• Members 512 posts
    Sept. 4, 2023, 2:30 p.m.

    I understand where your math is coming from; I can do the math in my sleep. The problem is that you said:

    That does not happen. You are creating a semantic illusion. The lens is still 135mm and f/1.8; it doesn't "turn into" anything else, but it has an AOV like a 364.5mm lens would on a FF camera, and the context of a FF camera is the context that you mean for your "364.5". There is no other context in which the lens has any relationship to the number "364.5", so using that number means you are talking about what would give the same imaging on a FF camera, in which case it is like an f-number of 4.86; not 1.8. IOW, you are appealing to "equivalence" even though you are not using the word specifically, but only taking the part of it that you like.

    Yes, the AF is dealing with "f/1.8" the same way it deals with native f/1.8 lenses designed for the body, but that 1.8 has nothing to do with the DOF or low diffraction that f/1.8 could give with a FF sensor with the same AOV.

  • Members 1474 posts
    Sept. 4, 2023, 3:08 p.m.

    I never mentioned DOF or opening equivalence.

    Only those obsessed with the 24x36 format constantly bring back the equivalence term for the opening.
    And you're misleading people with your obsession.

    Do you think that photographers like me, who use APS-C, APS-H, MF, µ4/3 etc.…
    uses these formats, always thinking of your equivalent for the 24x36mm format.

    People like you learned the term equivalence 30 years ago and repeat it stupidly to give the impression that they are great connoisseurs.

    I'm a little tired of it.
    Maybe it's time to move on.

  • Members 512 posts
    Sept. 5, 2023, 6:47 p.m.

    You still don't get it. YOU are the one who brought up equivalence, even without the word, because equivalence is implied by "364.5mm". Equivalence is the only context in which "364.5" has anything to do with your combo! Just applying the factor of 2.7x brings in equivalence! You did it, but you only took the part of equivalence that you like, the equivalent focal length. If anyone has shown an obsession with FF here, it was you.

  • Members 477 posts
    Sept. 5, 2023, 7:23 p.m.

    At first, I thought the smiley at the end meant you were making an intentional funny, but the ensuing "conversation" shows it does not. The lens is a 135 / 1.8 no matter what sensor is behind it. But the effect of the lens, in terms of the visual properties of the resulting photo, is the same as the effect of a 364.5mm f/4.9 lens on FF.

    Of course, the photos will not be exactly the same, just as the photos at 135mm f/1.8 on an R5 are not exactly the same as photos at 135mm f/1.8 on a Z6. But, in terms of why we care about the focal length and f-number, they'll be identical, just as 135mm f/1.8 on a J5 will identical to 364.5mm f/4.9 on FF in terms of why we care about the focal length and f-number.

    If all you care about is framing, however, then no need to mention the f-number at all -- just give the focal length equivalence.

  • Members 1474 posts
    Sept. 5, 2023, 9:18 p.m.

    I'll ask you the same question

    If I take a picture with my D810 FF and my 135mm at f/1.8
    And I take a second photo with my D810 (Image area DX (24x16) 1.5x = 202.5mm still at f/1.8

    At what aperture did I take my second photo? 😎

    The answer is here in LR, see the info on captures.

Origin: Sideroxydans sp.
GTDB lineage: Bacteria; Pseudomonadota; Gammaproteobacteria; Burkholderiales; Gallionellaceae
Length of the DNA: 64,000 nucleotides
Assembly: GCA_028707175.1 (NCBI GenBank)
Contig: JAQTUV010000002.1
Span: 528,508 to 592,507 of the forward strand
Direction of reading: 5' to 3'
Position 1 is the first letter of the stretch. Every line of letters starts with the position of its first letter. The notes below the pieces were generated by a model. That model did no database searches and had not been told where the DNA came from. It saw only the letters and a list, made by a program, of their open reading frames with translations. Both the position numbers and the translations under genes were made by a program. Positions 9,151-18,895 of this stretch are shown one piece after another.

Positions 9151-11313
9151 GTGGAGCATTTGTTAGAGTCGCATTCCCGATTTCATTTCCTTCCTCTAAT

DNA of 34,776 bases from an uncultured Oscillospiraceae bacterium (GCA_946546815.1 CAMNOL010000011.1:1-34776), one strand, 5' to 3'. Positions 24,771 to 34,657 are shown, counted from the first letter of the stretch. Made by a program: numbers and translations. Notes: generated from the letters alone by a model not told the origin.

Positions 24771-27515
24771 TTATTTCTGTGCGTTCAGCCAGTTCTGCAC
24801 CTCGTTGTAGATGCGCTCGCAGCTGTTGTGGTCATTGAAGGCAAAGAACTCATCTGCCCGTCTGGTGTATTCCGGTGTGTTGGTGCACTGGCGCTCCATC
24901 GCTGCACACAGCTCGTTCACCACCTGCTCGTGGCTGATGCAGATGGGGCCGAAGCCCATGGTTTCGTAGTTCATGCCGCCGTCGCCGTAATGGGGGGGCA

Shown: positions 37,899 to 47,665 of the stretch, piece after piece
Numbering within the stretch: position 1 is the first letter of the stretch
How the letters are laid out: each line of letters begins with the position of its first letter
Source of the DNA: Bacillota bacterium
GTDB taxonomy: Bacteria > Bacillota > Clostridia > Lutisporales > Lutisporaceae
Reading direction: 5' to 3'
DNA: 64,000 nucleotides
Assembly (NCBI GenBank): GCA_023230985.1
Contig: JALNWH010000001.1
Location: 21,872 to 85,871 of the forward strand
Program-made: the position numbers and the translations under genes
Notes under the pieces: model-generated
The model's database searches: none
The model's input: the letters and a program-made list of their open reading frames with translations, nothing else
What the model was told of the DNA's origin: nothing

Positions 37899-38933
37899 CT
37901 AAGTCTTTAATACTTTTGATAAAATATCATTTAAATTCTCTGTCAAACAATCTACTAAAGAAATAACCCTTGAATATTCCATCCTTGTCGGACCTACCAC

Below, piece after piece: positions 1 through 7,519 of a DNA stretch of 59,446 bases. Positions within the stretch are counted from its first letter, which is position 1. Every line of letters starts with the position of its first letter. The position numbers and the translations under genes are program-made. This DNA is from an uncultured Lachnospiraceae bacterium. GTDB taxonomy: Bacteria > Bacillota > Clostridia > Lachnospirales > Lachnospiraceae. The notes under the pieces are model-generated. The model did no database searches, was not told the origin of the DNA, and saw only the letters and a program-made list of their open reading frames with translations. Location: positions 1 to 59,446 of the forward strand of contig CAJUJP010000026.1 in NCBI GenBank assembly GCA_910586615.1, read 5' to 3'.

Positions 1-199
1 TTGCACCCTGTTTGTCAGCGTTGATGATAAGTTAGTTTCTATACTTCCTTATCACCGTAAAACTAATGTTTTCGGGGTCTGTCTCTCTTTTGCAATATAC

D810 APS-C.jpeg

    D810 FF.jpeg

    D810 APS-C.jpeg

    JPG, 97.7 KB, uploaded by Maoby on Sept. 5, 2023.

    D810 FF.jpeg

    JPG, 95.2 KB, uploaded by Maoby on Sept. 5, 2023.

  • Members 512 posts
    Sept. 5, 2023, 9:53 p.m.

    135mm/1.8 = 75mm. 75mm no matter what sensor, and even with a TC or speedbooster, it would still be 75mm

    The f-ratio is 1.8, and the focal length is 135, always. Mentioning "202mm" evokes equivalence, where the crop mode is like 202/2.7 on a FF. Other than that equivalence, "202" has nothing to do with your lens in crop mode.

    You never get an image that is "like 202/1.8 on a FF", or 202/1.8 with any sensor size; you get what your pupil gives you, and you can't make it any larger than 75mm.

  • Members 477 posts
    Sept. 5, 2023, 10:49 p.m.

    Actually, the answer is the following: you took both photos with a focal length of 135 mm and an aperture of 135 mm / 1.8 = 75 mm. The second photo was cropped to an equivalent focal length of 135 mm x 1.5 = 202.5 mm with the same aperture of 75 mm, yielding an equivalent f-number of 202.5 mm / 75 mm = 2.7. Thus, 135 mm f/1.8 cropped by a factor of 1.5x is equivalent to a photo taken at 202.5 mm f/2.7.

    Specifically, photos of the same scene taken from the same position with the same exposure time, one at 135 mm f/1.8 cropped by a factor of 1.5x, the other at 202.5 mm f/2.7, both displayed at the same size, will have the same perspective, the same framing, the same DOF, the same noise. In fact, the main difference between the two will be resolution, since the cropped photo will be made with only 44% the number of pixels, and the differences in the sharpness of the Sigma 135 / 1.8 and whatever lens you're using at 200 mm f/2.8 probably isn't nearly as much as a factor as the difference in the pixel counts with regards to resolution. Bokeh, distortion, flare, etc., might look different, though.

    And, in fact, this is extremely easy to verify. Take a photo of a scene at 135 mm f/1.8 and then take another photo of the same scene at 200 mm f/2.8 (where f/2.8 is easily "close enough" to f/2.7 for the purposes of this experiment) from the same position with the same exposure time (use whatever ISO settings give you the desired lightness). Crop the former to the same framing as the latter. Display both photos at the same size. Post them here, if you like. Tell us what you see and we'll tell you what we see.